Latest posts by Ahmed Awadalla
On May 15, a group of Egyptian young men and women started an online campaign against military service. Find out why.
A blogger shares her experience of supporting her friend going through abortion in Egypt, the hurdles faced, and the larger implications.
Libido is a short documentary discussing sexuality in Egypt. Following the internet sensation, Global Voices Online's Ahmed Awadalla probes further and talks to the filmmaker Youssef Alimam.
A photograph circulating on Facebook of two young Egyptians kissing in the street stirred both outrage and admiration. Shared by Ahmed ElGohary, a commentator objected to ‘the lack of manhood’ entailed by sharing such photo. Others praised the beauty of it and its revolutionary sense. Public display of affection is...
Millions of Egyptians held mass rallies on the first anniversary of former President Mohamed Morsi to protest his rule. As Tahrir Square, the epicentre of the Egyptian revolution in downtown Cairo, began to fill up, anti-sexual harassment groups geared up to stand up to sexual violence against female protesters. Previous mass rallies have been witnessing a rise in mob sexual assaults, particularly in Tahrir Square.
A recent social media call to address homophobia stirred a lively and heated discussion despite sexuality being a major taboo in Egypt.
Soon after the beginning of the Egyptian revolution, negotiations over a loan from the International Monetary Fund (IMF) to the Egyptian government began. The purpose of negotiations was to secure a loan that supports Egypt’s economy following the concerns over its compromising state. While presumed to boost economy and encourage foreign investment, the IMF loan was met with criticism and protest.
It seems like the revolutionary spirit is galvanized in Egypt, thanks to President Mohammed Morsy's power grab. Photographer Jonathan Rashad, who has been actively using his camera to document major events since the beginning of the Egyptian revolution, shares photographs of graffiti which tell the story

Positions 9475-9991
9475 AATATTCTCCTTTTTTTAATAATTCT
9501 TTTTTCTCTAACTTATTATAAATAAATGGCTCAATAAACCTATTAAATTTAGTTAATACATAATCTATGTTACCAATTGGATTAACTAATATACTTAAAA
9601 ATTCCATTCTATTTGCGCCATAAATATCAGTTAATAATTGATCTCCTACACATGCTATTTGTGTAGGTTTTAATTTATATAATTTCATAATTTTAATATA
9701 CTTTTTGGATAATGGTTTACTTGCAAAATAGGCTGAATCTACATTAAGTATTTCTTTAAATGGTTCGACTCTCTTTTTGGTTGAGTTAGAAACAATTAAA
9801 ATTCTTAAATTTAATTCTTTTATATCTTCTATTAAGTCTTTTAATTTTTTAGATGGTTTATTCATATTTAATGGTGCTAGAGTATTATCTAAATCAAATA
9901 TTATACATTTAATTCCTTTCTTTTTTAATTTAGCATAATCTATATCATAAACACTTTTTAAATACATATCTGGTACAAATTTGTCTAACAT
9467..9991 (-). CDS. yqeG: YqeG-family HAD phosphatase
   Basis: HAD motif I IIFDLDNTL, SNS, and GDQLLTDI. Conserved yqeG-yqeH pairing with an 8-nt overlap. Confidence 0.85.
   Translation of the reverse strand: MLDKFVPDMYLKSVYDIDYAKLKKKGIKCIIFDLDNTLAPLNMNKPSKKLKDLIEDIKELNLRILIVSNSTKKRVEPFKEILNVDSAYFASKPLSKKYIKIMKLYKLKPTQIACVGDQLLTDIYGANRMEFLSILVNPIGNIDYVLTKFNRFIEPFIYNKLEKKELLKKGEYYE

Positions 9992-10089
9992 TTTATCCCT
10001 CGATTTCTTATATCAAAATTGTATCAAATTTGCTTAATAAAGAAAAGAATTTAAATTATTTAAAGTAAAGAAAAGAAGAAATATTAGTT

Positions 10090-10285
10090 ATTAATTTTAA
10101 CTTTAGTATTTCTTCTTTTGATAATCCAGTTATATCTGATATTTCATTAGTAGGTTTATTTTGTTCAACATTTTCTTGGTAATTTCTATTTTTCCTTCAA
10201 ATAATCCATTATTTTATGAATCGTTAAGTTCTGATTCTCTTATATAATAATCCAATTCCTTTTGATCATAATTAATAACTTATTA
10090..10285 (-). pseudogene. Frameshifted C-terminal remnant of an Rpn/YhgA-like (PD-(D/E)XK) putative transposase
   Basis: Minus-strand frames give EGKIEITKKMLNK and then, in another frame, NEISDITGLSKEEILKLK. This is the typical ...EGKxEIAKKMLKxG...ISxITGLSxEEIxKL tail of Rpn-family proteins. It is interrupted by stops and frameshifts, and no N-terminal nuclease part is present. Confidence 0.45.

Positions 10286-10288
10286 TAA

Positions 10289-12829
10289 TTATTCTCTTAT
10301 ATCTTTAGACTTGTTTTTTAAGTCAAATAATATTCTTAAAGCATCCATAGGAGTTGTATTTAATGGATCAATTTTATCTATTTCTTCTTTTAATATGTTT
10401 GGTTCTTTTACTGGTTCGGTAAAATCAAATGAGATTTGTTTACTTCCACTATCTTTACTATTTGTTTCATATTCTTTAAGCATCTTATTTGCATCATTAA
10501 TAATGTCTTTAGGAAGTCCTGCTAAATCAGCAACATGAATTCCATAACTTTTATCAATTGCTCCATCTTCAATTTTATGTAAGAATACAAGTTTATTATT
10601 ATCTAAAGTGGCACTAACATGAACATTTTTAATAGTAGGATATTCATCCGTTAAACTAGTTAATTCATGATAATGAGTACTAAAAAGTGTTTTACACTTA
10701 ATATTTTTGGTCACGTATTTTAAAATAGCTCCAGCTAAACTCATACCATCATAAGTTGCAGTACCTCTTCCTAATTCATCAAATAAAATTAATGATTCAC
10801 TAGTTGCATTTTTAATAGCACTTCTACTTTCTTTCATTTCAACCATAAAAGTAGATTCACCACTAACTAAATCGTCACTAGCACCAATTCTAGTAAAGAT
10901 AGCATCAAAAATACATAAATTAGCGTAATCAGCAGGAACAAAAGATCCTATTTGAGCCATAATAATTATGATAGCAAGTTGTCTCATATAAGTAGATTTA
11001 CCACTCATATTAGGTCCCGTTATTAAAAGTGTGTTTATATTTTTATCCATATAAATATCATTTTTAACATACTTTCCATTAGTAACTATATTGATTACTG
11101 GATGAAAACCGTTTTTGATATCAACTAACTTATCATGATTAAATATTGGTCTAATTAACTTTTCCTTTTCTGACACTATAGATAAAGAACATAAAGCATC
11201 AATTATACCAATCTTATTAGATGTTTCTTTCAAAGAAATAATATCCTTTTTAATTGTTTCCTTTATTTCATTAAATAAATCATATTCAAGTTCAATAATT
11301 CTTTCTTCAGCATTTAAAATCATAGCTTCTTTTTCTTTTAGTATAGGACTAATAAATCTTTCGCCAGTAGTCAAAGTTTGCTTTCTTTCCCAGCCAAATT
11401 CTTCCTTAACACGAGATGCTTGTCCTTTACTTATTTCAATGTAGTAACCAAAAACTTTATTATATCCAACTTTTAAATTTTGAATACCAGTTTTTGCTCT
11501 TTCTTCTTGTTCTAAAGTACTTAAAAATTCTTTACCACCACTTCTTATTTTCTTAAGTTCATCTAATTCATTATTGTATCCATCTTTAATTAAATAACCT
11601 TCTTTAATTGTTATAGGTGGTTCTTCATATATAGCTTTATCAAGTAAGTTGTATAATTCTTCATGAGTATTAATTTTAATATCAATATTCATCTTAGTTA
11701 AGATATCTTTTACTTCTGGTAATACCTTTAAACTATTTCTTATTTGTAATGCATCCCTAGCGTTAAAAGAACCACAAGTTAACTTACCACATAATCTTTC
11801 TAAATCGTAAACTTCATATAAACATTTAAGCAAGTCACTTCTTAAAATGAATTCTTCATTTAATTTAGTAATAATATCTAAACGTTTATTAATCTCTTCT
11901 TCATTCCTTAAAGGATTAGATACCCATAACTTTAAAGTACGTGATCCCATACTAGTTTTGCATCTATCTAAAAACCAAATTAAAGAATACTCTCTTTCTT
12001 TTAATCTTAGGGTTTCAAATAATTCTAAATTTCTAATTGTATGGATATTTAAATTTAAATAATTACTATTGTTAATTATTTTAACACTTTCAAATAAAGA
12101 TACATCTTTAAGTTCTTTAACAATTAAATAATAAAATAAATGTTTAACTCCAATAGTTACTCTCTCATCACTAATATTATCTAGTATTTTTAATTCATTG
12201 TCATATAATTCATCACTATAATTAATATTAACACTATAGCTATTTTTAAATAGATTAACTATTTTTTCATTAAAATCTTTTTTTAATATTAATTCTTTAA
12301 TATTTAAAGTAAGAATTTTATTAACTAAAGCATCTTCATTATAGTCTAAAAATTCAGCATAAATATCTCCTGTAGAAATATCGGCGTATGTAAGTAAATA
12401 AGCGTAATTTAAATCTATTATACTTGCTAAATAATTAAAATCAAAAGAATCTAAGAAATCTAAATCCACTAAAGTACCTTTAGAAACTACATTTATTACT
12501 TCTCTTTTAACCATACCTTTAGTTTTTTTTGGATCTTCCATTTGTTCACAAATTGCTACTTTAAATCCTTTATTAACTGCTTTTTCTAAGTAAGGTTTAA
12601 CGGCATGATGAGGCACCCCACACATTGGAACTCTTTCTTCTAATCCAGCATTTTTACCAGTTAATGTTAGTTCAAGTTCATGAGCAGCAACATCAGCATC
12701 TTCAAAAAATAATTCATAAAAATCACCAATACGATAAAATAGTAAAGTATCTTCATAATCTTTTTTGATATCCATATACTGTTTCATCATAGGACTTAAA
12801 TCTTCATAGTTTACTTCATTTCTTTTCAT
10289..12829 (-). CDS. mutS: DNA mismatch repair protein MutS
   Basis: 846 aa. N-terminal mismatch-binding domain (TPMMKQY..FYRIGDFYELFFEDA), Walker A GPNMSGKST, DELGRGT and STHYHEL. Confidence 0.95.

Stateless people are those who do not have a nationality. According to the United Nations Refugee Agency (UNHCR), there are up to 12 million stateless people in the world. Ahmed Awadalla introduces us to some of the stateless people of Egypt in this post.
As criticism of the military institution grows in Egypt, a young man takes a brave step to confront military interference in the education system. Ahmed Awadalla speaks to Ahmed Hassan, who has stood against the militarization of schools.
A recent crackdown on a Beirut cinema frequented by gay men ended up in the arrest of 36 men, who later were subjected to anal examinations to "prove" their homosexuality. The raid prompted outrage, and many accused a certain TV show of inciting it.
Since the revolution took place, more and more Egyptians are speaking up and demanding their rights, including women's rights. In this photo post we look at a recent protest against sexual harassment held in Cairo.
Journalist Natasha Smith narrates her ordeal of suffering mass sexual assault while heading to Tahrir Square to join the celebrations in a post titled “Please God. Please make it stop,” triggering more than 1000 comments.
An online campaign was launched to shed light on the struggle of people with disabilities and their neglected rights. Campaign founder Abdallah AlShalaqi, an activist from Saudi Arabia said it aims at raising community’s awareness of the rights of people with disabilities; breaking media silence about it; and giving a message to government officials to take action towards this issue.
In an attempt to highlight the situation of the Nubian community in Egypt and to challenge stereotypes about them, a day of blogging and tweeting about their cause took place on April 18.
A discussion against conscription or compulsory military service is emerging in Egypt. Ahmed Awadalla gives us an overview of the debate in this post.
The performance of the new Egyptian Parliament continues to stir debate on social media sites. The new parliament was seen as a move towards to democracy. However, the parliament continues to discuss matters that seem irrelevant to the country’s most pressing needs. Now, MPs are discussing a request to strip women of their right to file for a divorce.
Only one month after the first session of the newly elected parliament in Egypt, much debate and controversy arose. The Egyptian blogosphere and twitterverse have been watching the new parliament and tweeting under the hashtag #EgyParliament expressing demands, concerns and sarcasm. A recent episode at the parliament stirred much discussion, but this time it was about pornography!